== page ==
Is there a way for me to export my system preferences on my Mac for quick install on another machine?

An example of what I am trying to accomplish is, when I start a new job, I would like to import my settings and have my system preference work without having to manually configure all of my custom settings.

I am most interested in exporting settings for :

  • Trackpad / Mouse
  • Keyboard
  • Dock
  • dashboard (I like to disable it)
  • What system preference exactly are you trying to export? It is needed so I can provide the code necessary for a quick install
    – John K
    Commented May 11, 2015 at 21:51
  • I will be updating my answer adding more due to the fact that I don't have time ;) For now, I put the mouse/trackpad
    – John K
    Commented May 12, 2015 at 6:50
  • Ok I finished the full answer. I am at my iPad though. So make sure to dheck if for example com.apple.preference.mouse is correct by doing the ls command. Once you have done the script, you can save it as application and double click anywhere and it will install.
    – John K
    Commented May 12, 2015 at 7:14
  • Changed the answer fully, because it was all wrong, and all the preferences are withouth the ....preference.... in the name.
    – John K
    Commented May 12, 2015 at 13:43

5 Answers 5


I updated my answer because all of it was wrong:

You will want to use an applescript for your preference setups. Here is the code for some of them and screenshots of the actual plist so you get an idea of the options possible. IF this does not apply straight away, you might need to restart the computer. Don't forget to save applescript as an Application. NOT script


In here, it varies. It is either com.apple.driver.AppleHIDMouse for mouse, com.apple.driver.AppleBluetoothMultitouch.mouse for bluetooth mouse, and com.apple.AppleMultitouchTrackpad for trackpad

tell application "Terminal"
do shell script "defaults write com.apple.AppleHIDMouse Button2 1"
end tell

The example above changes right click to be left click as well


Unfortunately, I could not find a preference for keyboard. I will keep on searching though.


tell application "Terminal"
do shell script "defaults write com.apple.dock autohide YES"
end tell

This was just an example. Switch autohide with whatever option and YES with value or boolean. Booleans are YES and NO (unlike in scripts "true" "false") I put a picture on the end so you can see all the possible options for all the options.

Disable Dashboard

I also could not find how to. Though it is presumably in com.apple.spaces

Dock options: enter image description here

Mouse: enter image description here

Bluetooth Mouse enter image description here

  • The keyboard preferences are the most important ones: sad to see not possible Commented Jan 16, 2023 at 12:14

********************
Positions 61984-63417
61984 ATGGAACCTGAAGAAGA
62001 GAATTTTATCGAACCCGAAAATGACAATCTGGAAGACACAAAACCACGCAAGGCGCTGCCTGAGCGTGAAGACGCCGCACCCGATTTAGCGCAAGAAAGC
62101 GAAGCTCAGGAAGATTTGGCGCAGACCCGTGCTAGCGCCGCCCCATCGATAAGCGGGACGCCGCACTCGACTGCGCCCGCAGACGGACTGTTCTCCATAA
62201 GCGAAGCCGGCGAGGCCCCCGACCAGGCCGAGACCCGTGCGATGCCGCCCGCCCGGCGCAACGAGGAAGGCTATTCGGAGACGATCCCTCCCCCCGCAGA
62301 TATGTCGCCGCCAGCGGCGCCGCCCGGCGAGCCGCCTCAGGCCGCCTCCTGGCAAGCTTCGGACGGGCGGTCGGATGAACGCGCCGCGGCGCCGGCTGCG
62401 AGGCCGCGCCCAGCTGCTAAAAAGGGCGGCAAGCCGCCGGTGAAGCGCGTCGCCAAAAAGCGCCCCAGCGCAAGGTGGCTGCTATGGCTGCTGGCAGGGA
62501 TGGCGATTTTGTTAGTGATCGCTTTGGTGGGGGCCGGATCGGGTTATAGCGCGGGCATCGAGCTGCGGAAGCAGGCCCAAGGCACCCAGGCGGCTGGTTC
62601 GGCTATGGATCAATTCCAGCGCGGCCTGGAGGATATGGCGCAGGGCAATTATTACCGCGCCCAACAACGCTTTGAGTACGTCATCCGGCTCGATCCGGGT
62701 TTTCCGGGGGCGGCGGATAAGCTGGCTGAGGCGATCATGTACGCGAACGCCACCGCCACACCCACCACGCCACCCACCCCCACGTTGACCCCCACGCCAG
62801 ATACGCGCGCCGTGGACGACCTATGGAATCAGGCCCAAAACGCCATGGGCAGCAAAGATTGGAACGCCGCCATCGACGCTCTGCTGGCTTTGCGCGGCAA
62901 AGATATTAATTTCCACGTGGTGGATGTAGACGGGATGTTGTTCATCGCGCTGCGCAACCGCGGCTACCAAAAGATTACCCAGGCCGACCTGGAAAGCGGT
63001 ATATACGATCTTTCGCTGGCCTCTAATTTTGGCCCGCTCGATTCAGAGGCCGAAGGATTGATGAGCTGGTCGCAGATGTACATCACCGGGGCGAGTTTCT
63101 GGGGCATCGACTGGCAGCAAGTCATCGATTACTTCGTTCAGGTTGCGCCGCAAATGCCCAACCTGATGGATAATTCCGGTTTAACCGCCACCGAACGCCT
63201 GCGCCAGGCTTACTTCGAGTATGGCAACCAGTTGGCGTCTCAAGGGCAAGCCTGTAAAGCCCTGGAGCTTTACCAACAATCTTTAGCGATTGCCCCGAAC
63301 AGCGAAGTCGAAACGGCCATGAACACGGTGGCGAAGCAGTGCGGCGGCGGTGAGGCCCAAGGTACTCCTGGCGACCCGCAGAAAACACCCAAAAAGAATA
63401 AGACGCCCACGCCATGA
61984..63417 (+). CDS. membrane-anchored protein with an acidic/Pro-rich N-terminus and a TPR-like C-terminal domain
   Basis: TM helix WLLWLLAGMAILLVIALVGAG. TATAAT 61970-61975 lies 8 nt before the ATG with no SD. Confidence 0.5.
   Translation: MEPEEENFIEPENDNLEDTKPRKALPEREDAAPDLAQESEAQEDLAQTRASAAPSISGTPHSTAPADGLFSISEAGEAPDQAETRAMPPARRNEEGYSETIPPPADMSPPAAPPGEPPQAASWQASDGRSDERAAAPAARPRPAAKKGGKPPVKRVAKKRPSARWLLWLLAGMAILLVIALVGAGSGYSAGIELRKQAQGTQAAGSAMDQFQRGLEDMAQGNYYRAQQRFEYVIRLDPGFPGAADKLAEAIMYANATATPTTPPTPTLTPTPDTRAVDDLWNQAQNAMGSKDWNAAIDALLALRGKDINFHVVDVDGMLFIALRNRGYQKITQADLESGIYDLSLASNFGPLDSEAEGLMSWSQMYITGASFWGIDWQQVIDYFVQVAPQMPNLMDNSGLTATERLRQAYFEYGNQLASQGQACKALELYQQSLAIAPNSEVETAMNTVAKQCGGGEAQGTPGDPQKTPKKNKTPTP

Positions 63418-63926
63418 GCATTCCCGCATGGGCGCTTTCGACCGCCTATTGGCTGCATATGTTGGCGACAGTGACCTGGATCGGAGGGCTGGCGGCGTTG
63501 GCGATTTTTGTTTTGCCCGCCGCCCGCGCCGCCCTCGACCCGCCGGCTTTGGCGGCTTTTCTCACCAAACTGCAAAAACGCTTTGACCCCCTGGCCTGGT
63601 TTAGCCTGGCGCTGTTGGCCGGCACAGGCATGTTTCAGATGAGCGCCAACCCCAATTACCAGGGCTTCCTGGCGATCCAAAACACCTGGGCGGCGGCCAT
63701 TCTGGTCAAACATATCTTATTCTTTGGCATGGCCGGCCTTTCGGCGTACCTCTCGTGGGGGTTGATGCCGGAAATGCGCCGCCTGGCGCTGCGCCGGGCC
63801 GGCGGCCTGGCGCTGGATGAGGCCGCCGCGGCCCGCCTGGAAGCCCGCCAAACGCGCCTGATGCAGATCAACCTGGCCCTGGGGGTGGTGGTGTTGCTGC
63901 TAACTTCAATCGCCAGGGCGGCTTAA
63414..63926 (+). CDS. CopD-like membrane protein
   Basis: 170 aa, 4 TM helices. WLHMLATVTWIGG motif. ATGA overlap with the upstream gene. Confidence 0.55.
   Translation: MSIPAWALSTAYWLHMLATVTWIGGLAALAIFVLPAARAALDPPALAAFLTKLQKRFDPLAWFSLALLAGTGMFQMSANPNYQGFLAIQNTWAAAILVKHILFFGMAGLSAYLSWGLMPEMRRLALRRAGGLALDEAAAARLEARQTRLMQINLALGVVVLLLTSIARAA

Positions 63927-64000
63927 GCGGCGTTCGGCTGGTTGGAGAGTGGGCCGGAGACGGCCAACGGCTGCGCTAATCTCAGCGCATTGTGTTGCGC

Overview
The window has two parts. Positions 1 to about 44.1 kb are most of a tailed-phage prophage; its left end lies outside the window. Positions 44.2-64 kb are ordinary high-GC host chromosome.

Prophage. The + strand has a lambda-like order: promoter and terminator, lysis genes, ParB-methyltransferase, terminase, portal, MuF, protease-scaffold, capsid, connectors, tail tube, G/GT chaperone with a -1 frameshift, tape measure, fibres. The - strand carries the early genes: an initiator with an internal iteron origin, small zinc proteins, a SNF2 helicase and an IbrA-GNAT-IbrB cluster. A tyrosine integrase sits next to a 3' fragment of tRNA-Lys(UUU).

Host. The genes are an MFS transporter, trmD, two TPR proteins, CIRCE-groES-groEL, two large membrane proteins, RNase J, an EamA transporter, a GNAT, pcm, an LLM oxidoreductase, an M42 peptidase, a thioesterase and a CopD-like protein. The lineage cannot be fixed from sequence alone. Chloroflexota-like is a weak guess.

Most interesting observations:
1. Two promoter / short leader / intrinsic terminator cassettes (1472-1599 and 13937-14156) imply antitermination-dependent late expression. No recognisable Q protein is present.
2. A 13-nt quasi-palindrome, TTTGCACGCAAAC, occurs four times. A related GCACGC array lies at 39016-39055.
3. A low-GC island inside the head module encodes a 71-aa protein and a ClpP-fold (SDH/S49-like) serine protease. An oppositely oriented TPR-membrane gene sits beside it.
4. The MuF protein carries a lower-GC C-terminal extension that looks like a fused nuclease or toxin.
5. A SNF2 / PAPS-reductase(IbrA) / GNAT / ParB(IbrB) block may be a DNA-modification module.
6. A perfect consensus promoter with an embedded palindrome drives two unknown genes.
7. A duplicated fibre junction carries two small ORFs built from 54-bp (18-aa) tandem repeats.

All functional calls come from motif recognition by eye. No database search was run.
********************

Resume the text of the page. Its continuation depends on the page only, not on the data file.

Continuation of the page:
I wrote some scripts to backup and restore Mac preferences. It does both System and Application preferences.

You can grab them here: https://github.com/clintmod/mac-preferences-backup

They're pretty simple. I just loop over the domains from running defaults domains and then call default export [domain] [plist file path].

Then to restore I just loop over all the plist files in the dir and run default import [plist file path]

You can modify the config.py file if you want to backup to a different dir. The default dir is ~/Dropbox/MacPrefsBackup.

  • Interesting. defaults (ex|im)port seems to be an undocumented feature (at least in the official defaults manpage; it's documented online by other people) Commented Feb 9, 2019 at 16:46

There is no specific way of doing this, but this is how I do it. My setup is redundant but it works the best for me and nothing is ever lost.

TL;DR: Make sure you have homebrew installed. Then run the following.

brew install mackup
mackup backup
brew install clintmod/formulas/macprefs
macprefs backup

But I recommend you read the docs of these two tools

Peace! ✌️

  • Beware this answer, it is destructive! Upon running brew install mackup and then mackup backup, I lost all my app preferences and had to do a Time Machine restoration. I lost several hours cleaning up its mess.
    – 2540625
    Commented Jul 8 at 0:40

If you cannot find an app/applet that does this, you might need to hack it yourself through Terminal. Take Bluetooth Trackpad for example:


defaults read com.apple.driver.AppleBluetoothMultitouch.trackpad

I get:

    Clicking = 0;
    DragLock = 0;
    Dragging = 0;
    TrackpadCornerSecondaryClick = 0;
    TrackpadFiveFingerPinchGesture = 2;
    TrackpadFourFingerHorizSwipeGesture = 2;
    TrackpadFourFingerPinchGesture = 2;
    TrackpadFourFingerVertSwipeGesture = 2;
    TrackpadHandResting = 1;
    TrackpadHorizScroll = 1;
    TrackpadMomentumScroll = 1;
    TrackpadPinch = 1;
    TrackpadRightClick = 1;
    TrackpadRotate = 1;
    TrackpadScroll = 1;
    TrackpadThreeFingerDrag = 0;
    TrackpadThreeFingerHorizSwipeGesture = 2;
    TrackpadThreeFingerTapGesture = 2;
    TrackpadThreeFingerVertSwipeGesture = 2;
    TrackpadTwoFingerDoubleTapGesture = 1;
    TrackpadTwoFingerFromRightEdgeSwipeGesture = 3;
    USBMouseStopsTrackpad = 0;
    UserPreferences = 1;
    version = 5;

These are my settings for external trackpad. You get find the same results by opening


but simply copying and pasting the .plist file to a new computer doesn't change the settings. You have to use import (and export) options.

defaults export com.apple.AppleMultitouchTrackpad ~/Desktop/Test.plist

Move Test.plist to the new computer, and:

defaults import com.apple.AppleMultitouchTrackpad ~/Desktop/Test.plist

There's not exactly an export function. You can find (most) preferences in the library. If you hold alt/option and select "Go To" in the Finder menu bar, you can open the user library. There's a folder named preferences which contains the corresponding files. Named like com.apple.xy.plist, where xy is 'dock' for example.

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